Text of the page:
Alfalfa is a highly nutritious plant that is said to boost milk supply, stimulate mammary gland growth and increase milk fat content.1 2 It can also promote vitality and improve water retention for mamas with postpartum edema. It can be taken both during pregnancy and after birth.
Fun Fact: Alfalfa is universally considered one of the highest-quality feed options for dairy cows because of its high level of protein, calcium and fiber.
Caution: Alfalfa is related to the legume and peanut families. Avoid using it if you have lupus or another autoimmune disorder.
Anise is an aromatic seed traditionally used in Europe to help improve the flow of milk and soothe colic or gassiness in babies.3
Fun Fact: Anise cookies are a traditional gift for new mothers in the Netherlands to ensure “bountiful milk.”
The Science: One study compared the volume of milk produced in lactating rats taking an anise extract compared to placebo. The anise group produced 68% more milk than the placebo group.4
Caution: Not safe for use in pregnancy. Do not use if you're allergic to anethole or plants in the Apiaceae/Carrot family.
Black seed is a rich source of fatty acids and protein and has amazing insulin-sensitizing and anti-inflammatory properties.5,6 In animal studies, it has been shown to stimulate the release of prolactin (the major milk-making hormone), promote mammary gland growth and increase milk production.7
Fun Fact: It’s been dubbed the “remedy for all diseases except death.”
The Science: One study in lactating rats showed that the black seed extract group produced 37% more milk than the placebo group.8
Caution: Not safe for use in pregnancy. It can lower blood sugar – if you’re diabetic or hypoglycemic, consult your doctor.
Used in Pump Princess
Fennel may work to promote milk production by acting as a dopamine receptor antagonist.9 It may have an oxytocic effect (may assist with milk let-downs) and also act as a digestive support for mom and baby.9,10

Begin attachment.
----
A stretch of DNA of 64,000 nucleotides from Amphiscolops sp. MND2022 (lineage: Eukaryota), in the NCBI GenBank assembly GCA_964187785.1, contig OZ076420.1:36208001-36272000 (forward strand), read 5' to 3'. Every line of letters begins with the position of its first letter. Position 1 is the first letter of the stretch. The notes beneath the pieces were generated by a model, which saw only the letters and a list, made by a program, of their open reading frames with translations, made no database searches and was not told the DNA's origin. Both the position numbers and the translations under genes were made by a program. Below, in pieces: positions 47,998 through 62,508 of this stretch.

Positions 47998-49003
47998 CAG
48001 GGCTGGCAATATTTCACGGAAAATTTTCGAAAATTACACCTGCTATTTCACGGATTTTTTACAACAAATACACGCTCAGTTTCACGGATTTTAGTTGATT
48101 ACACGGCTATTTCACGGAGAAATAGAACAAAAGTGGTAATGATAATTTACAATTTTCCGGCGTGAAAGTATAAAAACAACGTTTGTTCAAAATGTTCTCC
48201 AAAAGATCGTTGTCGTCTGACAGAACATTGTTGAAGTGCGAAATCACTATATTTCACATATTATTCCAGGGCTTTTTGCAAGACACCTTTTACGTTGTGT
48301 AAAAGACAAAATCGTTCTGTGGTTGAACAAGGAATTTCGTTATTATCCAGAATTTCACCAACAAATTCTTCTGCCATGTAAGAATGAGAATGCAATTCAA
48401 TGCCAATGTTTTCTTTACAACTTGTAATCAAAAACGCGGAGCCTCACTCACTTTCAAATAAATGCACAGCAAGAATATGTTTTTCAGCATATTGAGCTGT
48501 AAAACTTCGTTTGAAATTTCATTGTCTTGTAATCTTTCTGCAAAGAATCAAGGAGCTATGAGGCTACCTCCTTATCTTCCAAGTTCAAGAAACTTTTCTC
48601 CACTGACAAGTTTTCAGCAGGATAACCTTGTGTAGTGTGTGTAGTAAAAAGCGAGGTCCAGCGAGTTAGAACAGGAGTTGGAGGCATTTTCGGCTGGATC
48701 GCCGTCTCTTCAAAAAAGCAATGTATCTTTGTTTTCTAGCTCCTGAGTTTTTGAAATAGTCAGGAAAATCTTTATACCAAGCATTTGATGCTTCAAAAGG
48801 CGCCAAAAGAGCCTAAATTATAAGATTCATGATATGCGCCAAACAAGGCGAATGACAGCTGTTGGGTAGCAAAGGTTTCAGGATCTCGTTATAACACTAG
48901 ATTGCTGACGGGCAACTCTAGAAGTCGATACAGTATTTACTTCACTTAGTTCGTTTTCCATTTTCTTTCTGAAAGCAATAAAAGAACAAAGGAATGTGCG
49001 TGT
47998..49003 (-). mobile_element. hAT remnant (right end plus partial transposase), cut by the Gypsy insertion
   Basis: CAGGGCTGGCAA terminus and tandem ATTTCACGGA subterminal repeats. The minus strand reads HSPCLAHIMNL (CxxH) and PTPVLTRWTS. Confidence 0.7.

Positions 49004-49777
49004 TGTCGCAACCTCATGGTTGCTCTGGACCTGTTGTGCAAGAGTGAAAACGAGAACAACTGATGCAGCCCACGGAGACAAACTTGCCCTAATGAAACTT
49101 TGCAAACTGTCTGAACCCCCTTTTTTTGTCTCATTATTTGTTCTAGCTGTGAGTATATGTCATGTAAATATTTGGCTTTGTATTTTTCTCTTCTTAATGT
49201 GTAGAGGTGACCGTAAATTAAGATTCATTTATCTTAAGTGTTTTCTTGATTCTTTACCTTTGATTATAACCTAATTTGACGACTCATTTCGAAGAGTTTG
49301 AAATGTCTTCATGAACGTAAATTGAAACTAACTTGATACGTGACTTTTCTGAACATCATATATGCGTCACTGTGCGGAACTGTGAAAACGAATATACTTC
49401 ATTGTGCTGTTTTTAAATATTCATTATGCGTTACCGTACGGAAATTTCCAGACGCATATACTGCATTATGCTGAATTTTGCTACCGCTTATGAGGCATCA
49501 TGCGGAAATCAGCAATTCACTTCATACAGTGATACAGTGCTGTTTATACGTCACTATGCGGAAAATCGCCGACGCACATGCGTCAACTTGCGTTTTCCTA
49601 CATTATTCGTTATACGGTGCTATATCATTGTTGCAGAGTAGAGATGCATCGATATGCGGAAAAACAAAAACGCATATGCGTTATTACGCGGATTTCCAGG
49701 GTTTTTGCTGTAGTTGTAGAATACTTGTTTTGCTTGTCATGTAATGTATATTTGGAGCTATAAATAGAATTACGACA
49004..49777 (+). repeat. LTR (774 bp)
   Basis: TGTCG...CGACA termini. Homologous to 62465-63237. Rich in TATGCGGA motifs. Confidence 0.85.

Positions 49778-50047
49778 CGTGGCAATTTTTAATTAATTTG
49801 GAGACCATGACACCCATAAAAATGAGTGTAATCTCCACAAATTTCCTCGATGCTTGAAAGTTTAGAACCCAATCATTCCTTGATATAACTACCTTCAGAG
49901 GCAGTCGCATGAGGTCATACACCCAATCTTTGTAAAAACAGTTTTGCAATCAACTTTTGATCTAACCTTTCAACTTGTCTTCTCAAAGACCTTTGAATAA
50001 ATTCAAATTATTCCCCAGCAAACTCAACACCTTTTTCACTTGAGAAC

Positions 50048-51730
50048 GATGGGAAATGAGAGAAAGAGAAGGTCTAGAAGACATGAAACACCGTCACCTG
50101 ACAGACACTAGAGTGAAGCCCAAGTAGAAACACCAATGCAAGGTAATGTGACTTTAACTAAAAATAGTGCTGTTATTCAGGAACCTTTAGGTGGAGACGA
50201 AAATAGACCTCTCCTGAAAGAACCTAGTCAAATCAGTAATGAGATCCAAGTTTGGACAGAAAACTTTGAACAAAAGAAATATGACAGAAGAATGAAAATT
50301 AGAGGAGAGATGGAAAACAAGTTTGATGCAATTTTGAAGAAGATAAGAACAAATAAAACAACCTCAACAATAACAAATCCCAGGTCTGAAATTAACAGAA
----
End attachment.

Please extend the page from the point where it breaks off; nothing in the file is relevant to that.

Fun Fact: Flasks of fennel tea are common in German postpartum floors.
The Science: In a randomized clinical trial, 78 nursing mothers received a herbal tea containing black tea and fennel seed or only black tea three times a day for 4 weeks. Fennel significantly increased the signs of breast milk sufficiency in infants, including weight, head circumference, the number of wet diapers, and the frequency of stooling.11
Caution: Not safe for use in pregnancy. Don’t exceed recommended doses. Do not use if you are allergic to anethole or plants of the Apiaceae/Carrot family.
Goat’s rue has been widely used in France since the late 1800s when it was discovered to increase milk production in cows. It has been shown to stimulate mammary gland growth so it may be helpful for mothers with insufficient glandular tissue. It may also have a positive effect on insulin sensitivity, and is thought to be the precursor for the popular diabetes drug metformin.12
Fun Fact: Its botanical name is derived from the Greek words “gala” = milk and “agein”= to drive.
The Science: In a randomized, double blind study, a placebo or galactagogue containing 5 grams of a mixture of silymarin-phosphatidylserine (milk thistle) and galega (goat's rue) was given once daily to mothers of preterm infants. The galactagogue or placebo was given from day 3 to day 28 postpartum. The total amount of milk produced during the study period and the proportion of women producing more than 200 mL daily was greater in the treated group than placebo group on days 7 and 28.13
Caution: It can lower blood sugar – if you’re diabetic or hypoglycemic, consult your doctor.
Ixbut has been used by the indigenous populations of Central America to stimulate milk production in humans and cattle for centuries. It's traditionally served as an herbal tea due to its light, nutty flavor.14
Fun Fact: The word "ixbut" had its origin in the early Mayan language of the Pokom people. "Ix" meant woman, while "but" stood for an increase in the flow of liquid. Hence the implication that the plant ixbut increased the volume of liquid (i.e. milk) in women.15
The Science: A study carried out among 86 postpartum women showed a 62% increase in milk production. In subsequent studies among 1,800 women struggling with breastfeeding, 50% indicated they could not nurse at all without ixbut, 35% showed a notable improvement in milk production with ixbut, and 15% showed no benefit.16
Used in Tea-Tas
While it’s best known for its liver-protecting effects, in recent years milk thistle has been reported to have a milk-boosting benefit. It may work by promoting the release of prolactin (the major milk-making hormone).17
Fun Fact: Early Christian lore holds that the white leaf veins of the plant are a symbolic representation of the Virgin Mary’s breastmilk, hence the common names of milk thistle or St. Mary’s thistle.
The Science: In lactating women treated for 63 days with milk thistle, milk production increased by 85%.18
Caution: Don’t use it if you’re allergic to the Compositea or Asteraceae families (daisies, artichokes, kiwi, ragweed).
Used in Liquid Gold